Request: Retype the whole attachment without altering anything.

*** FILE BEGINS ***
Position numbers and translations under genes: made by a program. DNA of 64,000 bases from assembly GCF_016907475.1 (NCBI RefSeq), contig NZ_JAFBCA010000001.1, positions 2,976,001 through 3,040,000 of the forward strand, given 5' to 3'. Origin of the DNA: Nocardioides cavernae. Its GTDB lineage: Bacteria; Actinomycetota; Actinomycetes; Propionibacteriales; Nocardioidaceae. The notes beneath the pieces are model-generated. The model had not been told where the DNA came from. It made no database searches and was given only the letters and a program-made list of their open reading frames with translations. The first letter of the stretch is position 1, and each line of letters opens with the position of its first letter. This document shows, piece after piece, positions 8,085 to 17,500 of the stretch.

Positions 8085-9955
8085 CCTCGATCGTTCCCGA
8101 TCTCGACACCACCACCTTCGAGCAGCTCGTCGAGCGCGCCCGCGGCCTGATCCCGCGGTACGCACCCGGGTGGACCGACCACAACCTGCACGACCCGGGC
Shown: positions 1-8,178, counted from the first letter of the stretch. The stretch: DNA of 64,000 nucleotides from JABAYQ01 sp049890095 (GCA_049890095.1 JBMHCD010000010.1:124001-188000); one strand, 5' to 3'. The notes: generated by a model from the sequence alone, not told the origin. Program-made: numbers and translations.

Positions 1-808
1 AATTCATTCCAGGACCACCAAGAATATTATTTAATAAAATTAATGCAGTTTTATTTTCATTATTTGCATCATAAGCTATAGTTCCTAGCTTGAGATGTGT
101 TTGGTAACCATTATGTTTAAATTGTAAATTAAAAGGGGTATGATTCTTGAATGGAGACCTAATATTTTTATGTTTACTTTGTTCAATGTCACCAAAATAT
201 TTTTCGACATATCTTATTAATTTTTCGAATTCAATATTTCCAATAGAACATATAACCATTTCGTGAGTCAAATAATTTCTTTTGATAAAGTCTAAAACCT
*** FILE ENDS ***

Position numbers and translations under genes: made by a program. DNA of 64,000 bases from assembly GCF_016907475.1 (NCBI RefSeq), contig NZ_JAFBCA010000001.1, positions 2,976,001 through 3,040,000 of the forward strand, given 5' to 3'. Origin of the DNA: Nocardioides cavernae. Its GTDB lineage: Bacteria; Actinomycetota; Actinomycetes; Propionibacteriales; Nocardioidaceae. The notes beneath the pieces are model-generated. The model had not been told where the DNA came from. It made no database searches and was given only the letters and a program-made list of their open reading frames with translations. The first letter of the stretch is position 1, and each line of letters opens with the position of its first letter. This document shows, piece after piece, positions 8,085 to 17,500 of the stretch.

Positions 8085-9955
8085 CCTCGATCGTTCCCGA
8101 TCTCGACACCACCACCTTCGAGCAGCTCGTCGAGCGCGCCCGCGGCCTGATCCCGCGGTACGCACCCGGGTGGACCGACCACAACCTGCACGACCCGGGC
Shown: positions 1-8,178, counted from the first letter of the stretch. The stretch: DNA of 64,000 nucleotides from JABAYQ01 sp049890095 (GCA_049890095.1 JBMHCD010000010.1:124001-188000); one strand, 5' to 3'. The notes: generated by a model from the sequence alone, not told the origin. Program-made: numbers and translations.

Positions 1-808
1 AATTCATTCCAGGACCACCAAGAATATTATTTAATAAAATTAATGCAGTTTTATTTTCATTATTTGCATCATAAGCTATAGTTCCTAGCTTGAGATGTGT
101 TTGGTAACCATTATGTTTAAATTGTAAATTAAAAGGGGTATGATTCTTGAATGGAGACCTAATATTTTTATGTTTACTTTGTTCAATGTCACCAAAATAT
201 TTTTCGACATATCTTATTAATTTTTCGAATTCAATATTTCCAATAGAACATATAACCATTTCGTGAGTCAAATAATTTCTTTTGATAAAGTCTAAAACCT